May 8, 2022 to September 11, 2022

Richard GerstlInspiration – Legacy

Richard Gerstl (1883–1908) had a keen interest in the international art that he was able to see at the Vienna Secession and in the Miethke Gallery. But his critical, rebellious attitude was surely just as influenced by his great regard for the New Music emerging from the circle of composers around Arnold Schoenberg, and by his fascination for literature, language and philosophy. The work of this young artist was too radical for his contemporaries, however, and he found it almost impossible to exhibit during his lifetime. He took his own life at the age of just 25, leaving behind some 80 paintings.

Today, Gerstl is regarded as the first Austrian Expressionist, and his pioneering works have acquired more and more international recognition in recent years. The story of Gerstl’s rediscovery is closely bound up with the Kunsthaus Zug. As the artistic director of the Galerie Würthle, which belonged to Fritz and Editha Kamm-Ehrbar in Zug, Fritz Wotruba was able to acquire Gerstl’s estate. With the exhibitions and loans they organised, Wotruba and the Kamms made a major contribution to getting the artist better known. Today, the Kunsthaus Zug owns the second-largest collection of Gerstl paintings after the Leopold Museum in Vienna. The exhibition “Richard Gerstl. Inspiration – Legacy” situates the artist in the context of the art of subsequent generations. How did artists react to Gerstl’s work after 1960? By contrasting his works with those of Günter Brus, Otto Muehl and contemporary artists, this exhibition will accentuate the topicality of Gerstl’s Expressionist oeuvre. His artistic environment of the time will be illustrated by works from the collection of the Kunsthaus Zug by artists such as Gustav Klimt, Edvard Munch and Egon Schiele.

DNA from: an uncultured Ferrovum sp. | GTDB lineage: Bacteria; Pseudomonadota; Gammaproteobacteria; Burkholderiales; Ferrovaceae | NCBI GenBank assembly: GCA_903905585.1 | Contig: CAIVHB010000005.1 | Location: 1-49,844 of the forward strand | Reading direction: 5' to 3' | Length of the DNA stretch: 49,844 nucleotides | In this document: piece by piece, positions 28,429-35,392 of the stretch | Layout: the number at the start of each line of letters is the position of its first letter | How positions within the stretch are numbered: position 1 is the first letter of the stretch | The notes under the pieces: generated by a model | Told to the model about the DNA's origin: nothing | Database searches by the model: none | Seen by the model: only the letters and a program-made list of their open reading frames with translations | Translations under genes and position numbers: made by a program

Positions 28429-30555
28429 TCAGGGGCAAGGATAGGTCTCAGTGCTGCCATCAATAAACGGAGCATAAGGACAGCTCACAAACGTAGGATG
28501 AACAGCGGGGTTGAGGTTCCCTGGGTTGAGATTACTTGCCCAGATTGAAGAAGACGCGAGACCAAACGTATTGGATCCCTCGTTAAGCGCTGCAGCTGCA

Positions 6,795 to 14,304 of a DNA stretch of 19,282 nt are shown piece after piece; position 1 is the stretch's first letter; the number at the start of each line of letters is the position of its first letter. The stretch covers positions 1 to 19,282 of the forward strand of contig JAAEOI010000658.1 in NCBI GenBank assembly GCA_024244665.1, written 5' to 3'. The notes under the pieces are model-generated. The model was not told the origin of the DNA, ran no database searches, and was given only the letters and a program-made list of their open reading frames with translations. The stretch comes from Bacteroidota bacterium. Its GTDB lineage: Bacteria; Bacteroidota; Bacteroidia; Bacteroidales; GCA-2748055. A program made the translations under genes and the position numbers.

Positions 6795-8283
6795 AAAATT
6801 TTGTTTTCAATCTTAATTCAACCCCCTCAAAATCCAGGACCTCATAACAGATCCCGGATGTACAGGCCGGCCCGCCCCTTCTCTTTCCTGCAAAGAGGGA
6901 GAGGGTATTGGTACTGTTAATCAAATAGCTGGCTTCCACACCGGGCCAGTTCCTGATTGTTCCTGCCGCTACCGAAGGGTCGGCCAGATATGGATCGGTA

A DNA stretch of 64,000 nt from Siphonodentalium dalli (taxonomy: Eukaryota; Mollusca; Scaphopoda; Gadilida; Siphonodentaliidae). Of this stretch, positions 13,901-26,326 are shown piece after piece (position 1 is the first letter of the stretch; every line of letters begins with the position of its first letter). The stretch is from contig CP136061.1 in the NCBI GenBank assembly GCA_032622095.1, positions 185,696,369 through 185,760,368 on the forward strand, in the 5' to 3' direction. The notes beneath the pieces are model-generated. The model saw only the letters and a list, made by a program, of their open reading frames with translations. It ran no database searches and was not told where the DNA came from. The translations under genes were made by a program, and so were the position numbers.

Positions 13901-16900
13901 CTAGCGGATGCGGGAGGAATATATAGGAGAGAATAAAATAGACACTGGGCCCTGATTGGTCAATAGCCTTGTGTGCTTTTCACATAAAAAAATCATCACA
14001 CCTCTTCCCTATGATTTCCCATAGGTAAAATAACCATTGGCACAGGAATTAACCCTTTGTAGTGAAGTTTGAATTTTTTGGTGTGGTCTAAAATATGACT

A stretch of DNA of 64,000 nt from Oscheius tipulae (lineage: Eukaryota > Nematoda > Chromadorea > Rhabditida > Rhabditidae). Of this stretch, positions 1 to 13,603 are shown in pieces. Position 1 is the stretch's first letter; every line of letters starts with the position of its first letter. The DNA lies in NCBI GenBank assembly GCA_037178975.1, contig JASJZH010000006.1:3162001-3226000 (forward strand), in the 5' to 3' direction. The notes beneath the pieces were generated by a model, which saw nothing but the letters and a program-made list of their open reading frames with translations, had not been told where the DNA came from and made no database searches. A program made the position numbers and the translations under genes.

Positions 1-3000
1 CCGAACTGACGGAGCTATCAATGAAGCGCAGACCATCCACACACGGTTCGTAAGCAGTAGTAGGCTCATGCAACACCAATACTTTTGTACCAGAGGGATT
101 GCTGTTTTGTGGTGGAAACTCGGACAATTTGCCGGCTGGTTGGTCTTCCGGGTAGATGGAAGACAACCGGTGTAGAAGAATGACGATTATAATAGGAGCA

This exhibition will translate their historical perspective into the present day, and demonstrate the explosive force that Gerstl’s oeuvre still possesses. “Richard Gerstl. Inspiration – Legacy” is a collaboration with the Leopold Museum Vienna. A book was published jointly by both museums to accompany the exhibition.

Curated by Matthias Haldemann, Director